Implementing more agile technology to sustain EV demand worldwide is also essential. For example, EVs currently need to be shipped independently of their batteries due to the increased fire risk of moving batteries en-masse. Fast forward to a world where we are only shipping EVs, and we are looking at potentially doubling the number of vessels needed to ship vehicles compared to the fossil fuel era. Therefore, our ports and terminals need to boost capacity.
Technological advancement has provided a quick-fix solution to this issue in some markets already. DP World ATI Batangas terminal in the Philippines – a vital link in the Asian automotive supply chain – now has a throughput capacity of over 450,000 TEU annually thanks to its terminal operating software, which identifies and enforces efficient capacity utilisation amongst other things. If EVs and their batteries need to be shipped separately for the long term, this tech should be rolled out globally to enable all markets to transition quickly.
While the world’s ports adapt to better aid the movement of these goods, they also need to evolve in the services they provide. The skills needed to assess fossil fuel vehicles at terminals differ wildly from those needed for EVs, which are mechanically simpler but technologically more complex. Add to this the facilities required to maintain the vehicles during transit – such as battery pools to safely store spent or damaged batteries – and you start to get an idea of the knowledge and equipment required to enable this new age of transport.
Embracing The Future
All these considerations may seem like a lot of work – but in reality, they should be viewed as a list of opportunities. Across sectors and governments, we have it within our combined power to enable a greener era for transport. And an accessible one at that.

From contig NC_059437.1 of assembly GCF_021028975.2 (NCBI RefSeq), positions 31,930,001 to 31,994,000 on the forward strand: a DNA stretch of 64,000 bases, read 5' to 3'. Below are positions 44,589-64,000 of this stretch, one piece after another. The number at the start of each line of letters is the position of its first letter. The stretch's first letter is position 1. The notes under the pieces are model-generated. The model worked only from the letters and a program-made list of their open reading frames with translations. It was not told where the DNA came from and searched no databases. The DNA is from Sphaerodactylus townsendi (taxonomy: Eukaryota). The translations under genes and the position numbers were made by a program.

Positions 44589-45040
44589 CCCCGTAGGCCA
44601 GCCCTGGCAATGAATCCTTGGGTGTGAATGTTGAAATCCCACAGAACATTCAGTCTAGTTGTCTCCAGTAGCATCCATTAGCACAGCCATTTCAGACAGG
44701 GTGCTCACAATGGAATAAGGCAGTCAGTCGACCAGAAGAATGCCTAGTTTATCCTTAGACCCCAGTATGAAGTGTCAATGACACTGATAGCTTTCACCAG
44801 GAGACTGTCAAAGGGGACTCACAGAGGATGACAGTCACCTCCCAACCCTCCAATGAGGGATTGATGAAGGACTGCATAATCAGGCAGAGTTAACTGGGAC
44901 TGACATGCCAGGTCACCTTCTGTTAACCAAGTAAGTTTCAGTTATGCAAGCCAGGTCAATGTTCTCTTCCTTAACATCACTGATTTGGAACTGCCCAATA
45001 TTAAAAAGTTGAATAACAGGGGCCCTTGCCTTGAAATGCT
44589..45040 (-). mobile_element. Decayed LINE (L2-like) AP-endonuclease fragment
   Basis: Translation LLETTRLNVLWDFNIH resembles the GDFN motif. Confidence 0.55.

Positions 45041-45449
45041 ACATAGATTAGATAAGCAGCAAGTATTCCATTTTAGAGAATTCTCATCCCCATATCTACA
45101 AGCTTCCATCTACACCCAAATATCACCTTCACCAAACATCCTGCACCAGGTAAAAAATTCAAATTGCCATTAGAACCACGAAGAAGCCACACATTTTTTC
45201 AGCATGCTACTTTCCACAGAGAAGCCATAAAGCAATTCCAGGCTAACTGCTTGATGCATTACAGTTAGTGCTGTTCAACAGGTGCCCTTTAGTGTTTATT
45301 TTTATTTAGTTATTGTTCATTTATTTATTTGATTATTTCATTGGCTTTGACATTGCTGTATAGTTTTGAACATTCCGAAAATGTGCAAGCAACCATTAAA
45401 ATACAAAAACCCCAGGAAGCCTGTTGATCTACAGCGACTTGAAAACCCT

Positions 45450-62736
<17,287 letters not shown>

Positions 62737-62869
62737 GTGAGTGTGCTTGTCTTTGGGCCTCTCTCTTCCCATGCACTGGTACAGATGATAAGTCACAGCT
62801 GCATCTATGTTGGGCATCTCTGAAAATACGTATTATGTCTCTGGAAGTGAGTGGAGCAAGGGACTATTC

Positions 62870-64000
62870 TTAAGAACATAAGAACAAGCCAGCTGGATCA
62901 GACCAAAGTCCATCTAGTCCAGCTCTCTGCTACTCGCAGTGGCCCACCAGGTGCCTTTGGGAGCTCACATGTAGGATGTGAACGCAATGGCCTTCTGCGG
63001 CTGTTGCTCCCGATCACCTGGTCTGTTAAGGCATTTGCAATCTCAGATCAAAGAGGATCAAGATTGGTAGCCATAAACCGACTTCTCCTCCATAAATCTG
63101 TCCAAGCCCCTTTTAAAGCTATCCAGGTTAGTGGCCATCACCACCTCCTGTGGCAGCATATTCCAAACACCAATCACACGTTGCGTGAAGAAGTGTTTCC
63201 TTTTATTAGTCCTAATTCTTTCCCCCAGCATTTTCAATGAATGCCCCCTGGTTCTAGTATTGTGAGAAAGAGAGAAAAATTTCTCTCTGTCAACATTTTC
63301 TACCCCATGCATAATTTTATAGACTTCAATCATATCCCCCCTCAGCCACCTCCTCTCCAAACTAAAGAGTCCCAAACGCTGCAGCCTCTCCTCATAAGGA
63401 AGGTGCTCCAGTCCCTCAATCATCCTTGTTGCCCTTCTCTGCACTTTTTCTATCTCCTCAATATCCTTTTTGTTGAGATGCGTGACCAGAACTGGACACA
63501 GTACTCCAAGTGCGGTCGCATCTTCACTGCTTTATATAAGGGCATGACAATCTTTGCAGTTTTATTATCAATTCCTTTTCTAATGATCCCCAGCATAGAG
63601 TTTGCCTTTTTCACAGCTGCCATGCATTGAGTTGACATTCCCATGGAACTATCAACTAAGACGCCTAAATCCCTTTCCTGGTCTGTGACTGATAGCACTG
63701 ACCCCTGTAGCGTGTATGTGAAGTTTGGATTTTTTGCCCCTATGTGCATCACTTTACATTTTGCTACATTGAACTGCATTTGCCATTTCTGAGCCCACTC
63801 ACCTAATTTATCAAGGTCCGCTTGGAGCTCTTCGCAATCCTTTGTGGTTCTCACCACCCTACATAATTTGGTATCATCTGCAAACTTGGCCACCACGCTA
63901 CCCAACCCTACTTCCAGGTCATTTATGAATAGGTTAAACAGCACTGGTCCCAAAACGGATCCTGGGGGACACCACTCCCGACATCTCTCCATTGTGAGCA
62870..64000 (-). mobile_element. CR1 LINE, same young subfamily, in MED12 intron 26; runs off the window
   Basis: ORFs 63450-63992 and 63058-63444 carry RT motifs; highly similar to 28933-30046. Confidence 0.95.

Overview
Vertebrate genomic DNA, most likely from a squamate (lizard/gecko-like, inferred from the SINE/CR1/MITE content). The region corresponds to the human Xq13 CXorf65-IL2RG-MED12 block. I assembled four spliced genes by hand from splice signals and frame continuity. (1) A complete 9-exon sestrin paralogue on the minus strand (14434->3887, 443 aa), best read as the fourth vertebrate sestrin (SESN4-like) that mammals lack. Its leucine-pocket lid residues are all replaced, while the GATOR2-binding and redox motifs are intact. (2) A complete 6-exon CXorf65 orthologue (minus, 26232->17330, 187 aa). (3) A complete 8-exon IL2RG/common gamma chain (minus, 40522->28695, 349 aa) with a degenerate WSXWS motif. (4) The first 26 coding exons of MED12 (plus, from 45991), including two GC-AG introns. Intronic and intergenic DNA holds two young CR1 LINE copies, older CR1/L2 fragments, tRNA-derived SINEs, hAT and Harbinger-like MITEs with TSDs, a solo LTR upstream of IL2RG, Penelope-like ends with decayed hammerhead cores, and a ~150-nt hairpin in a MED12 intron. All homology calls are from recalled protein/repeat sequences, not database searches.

To prepare ourselves for this transition, we need to start investing in the next generation, promoting STEM education to upskill future workforces. Technology such as artificial intelligence that can automate our ports is also crucial as we accelerate the shift from fossil to electric. Further, with an acute focus on all things ESG, the way in which we sustain this new era for the automotive sector will hopefully empower the world’s least developed countries while enabling more people to choose sustainable cars.
Already, this drive to make EVs successful is changing what’s possible in terms of sustainability. Manufacturers are exploring the potential circularity of electric vehicle batteries, breaking them down to their original materials to be upcycled as future batteries . Elsewhere, EV leaders are reimagining the role of manufacturers in the drive for sustainability. Talking about Tesla, Elon Musk has referred to ‘machines to make machines’, utilising technology to bring more of the battery and manufacturing process in-house for more efficient, cleaner and cost-effective EV production.
Through their use and production, EVs have the potential to transform the automotive sector and our world – in more ways than simply reducing carbon emissions. If we transition strategically, we can ensure the benefits can be enjoyed by all for generations to come.